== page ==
Further, national treasuries in Europe and the United States are sorely depleted and the dominant theology of deficit-balancing does not lead to generous outpourings of aid. At UN Secretary-General Ban Ki-Moon’s urging, a meeting of interested parties, including the African Union (AU) and the Arab League, will be held this week in order to determine the path ahead for Libya. The UN is the obvious choice to co-ordinate this response, but there is a need for further action. It is clear that actors other than the U.S. and Europe will have to take on many of the development and diplomatic tasks required for a transition from authoritarian ways to a more open and fair society. There is a limited amount of time available to meet what are likely to be high expectations. Libyans do have access to oil resources, but rebuilding needs skills and capacity in a variety of economic, social and governance tasks.
Equally there is the appetite for justice. As I have stated before, Col. Gadhafi must be brought to the International Criminal Court, as have other tyrants such as Slobodan Milosevic and Charles Taylor. There must be a due process to examine his crimes and bring closure to the excesses of his rule. Every effort should be made to ensure he is not captured and killed, though the temptation will be strong. In a similar vein, reconciliation should take precedence over retribution or retaliation. Peace will be brought about by establishing good faith in the rule of law, despite the emotional demands brought about by months of conflict.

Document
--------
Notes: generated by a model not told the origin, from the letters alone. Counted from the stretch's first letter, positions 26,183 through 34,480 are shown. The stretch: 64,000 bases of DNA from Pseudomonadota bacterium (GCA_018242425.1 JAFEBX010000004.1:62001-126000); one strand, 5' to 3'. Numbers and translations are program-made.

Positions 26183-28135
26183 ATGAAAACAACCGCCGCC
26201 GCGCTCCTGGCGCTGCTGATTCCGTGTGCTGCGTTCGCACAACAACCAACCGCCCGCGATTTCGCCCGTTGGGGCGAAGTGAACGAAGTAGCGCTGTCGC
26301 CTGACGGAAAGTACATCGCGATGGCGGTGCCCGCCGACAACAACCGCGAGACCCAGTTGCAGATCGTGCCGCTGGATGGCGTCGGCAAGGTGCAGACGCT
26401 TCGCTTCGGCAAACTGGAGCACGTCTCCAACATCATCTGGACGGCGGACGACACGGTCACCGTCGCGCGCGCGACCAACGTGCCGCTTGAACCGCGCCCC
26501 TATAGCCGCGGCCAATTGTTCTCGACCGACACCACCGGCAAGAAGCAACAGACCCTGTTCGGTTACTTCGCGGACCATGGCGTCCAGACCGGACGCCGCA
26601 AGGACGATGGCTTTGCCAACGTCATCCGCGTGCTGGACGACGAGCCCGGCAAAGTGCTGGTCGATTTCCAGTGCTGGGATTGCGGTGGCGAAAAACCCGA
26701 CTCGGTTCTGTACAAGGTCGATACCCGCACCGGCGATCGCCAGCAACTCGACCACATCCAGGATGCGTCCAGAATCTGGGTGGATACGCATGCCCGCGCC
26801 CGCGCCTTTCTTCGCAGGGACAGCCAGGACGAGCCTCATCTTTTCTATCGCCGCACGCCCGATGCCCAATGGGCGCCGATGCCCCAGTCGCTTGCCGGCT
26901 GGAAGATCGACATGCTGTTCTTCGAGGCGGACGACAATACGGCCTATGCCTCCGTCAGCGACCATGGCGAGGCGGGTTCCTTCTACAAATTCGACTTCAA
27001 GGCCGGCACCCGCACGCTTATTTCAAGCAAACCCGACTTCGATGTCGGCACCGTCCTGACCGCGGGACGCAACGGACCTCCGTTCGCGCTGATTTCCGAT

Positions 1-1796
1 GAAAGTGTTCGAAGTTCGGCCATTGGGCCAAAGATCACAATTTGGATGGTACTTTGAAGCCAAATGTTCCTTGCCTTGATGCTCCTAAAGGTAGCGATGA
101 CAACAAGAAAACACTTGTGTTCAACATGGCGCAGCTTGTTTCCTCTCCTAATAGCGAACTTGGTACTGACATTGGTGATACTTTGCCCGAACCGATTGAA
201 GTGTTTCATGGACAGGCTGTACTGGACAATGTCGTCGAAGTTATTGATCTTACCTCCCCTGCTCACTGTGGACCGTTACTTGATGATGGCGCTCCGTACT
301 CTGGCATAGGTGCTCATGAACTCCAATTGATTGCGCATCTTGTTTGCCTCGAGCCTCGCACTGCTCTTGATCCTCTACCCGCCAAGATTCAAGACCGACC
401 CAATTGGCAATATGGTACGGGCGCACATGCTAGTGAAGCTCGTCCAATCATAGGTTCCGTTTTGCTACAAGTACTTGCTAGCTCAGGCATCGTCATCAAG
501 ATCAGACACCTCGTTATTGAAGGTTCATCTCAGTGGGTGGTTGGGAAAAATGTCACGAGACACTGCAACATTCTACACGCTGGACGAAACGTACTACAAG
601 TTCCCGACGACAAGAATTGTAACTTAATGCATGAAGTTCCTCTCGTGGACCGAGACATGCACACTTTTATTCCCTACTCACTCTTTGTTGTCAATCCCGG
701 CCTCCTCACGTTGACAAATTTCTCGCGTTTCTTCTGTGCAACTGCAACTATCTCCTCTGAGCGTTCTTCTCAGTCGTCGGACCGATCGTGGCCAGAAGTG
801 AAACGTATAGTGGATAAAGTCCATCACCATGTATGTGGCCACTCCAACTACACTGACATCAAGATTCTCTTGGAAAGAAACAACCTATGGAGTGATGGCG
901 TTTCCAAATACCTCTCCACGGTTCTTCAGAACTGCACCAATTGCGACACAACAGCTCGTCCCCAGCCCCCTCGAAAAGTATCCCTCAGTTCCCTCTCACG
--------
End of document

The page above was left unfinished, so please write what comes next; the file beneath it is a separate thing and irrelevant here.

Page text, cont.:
Despite denials, there are rumours that South Africa – a prominent member of the AU as well as a non-permanent member of the UN Security Council – remains in negotiations with Col. Gadhafi regarding his passage out of Libya. That should be a priority diplomatic path to follow, as long as it is clear that this is just a way station en route to The Hague and the ICC, or a joint tribunal in Libya itself. As a signatory of the Rome Statute and an example of democratic transition, South Africa is in a good position to take the lead with the support of like-minded countries like Canada.
We are seriously engaged in a resetting of the international order toward a more humane, just world. It calls for immediate and appropriate action as called for in R2P. Then, the next serious step is to find the means to end the tyrant Bashar al-Assad’s bloodshed in Syria.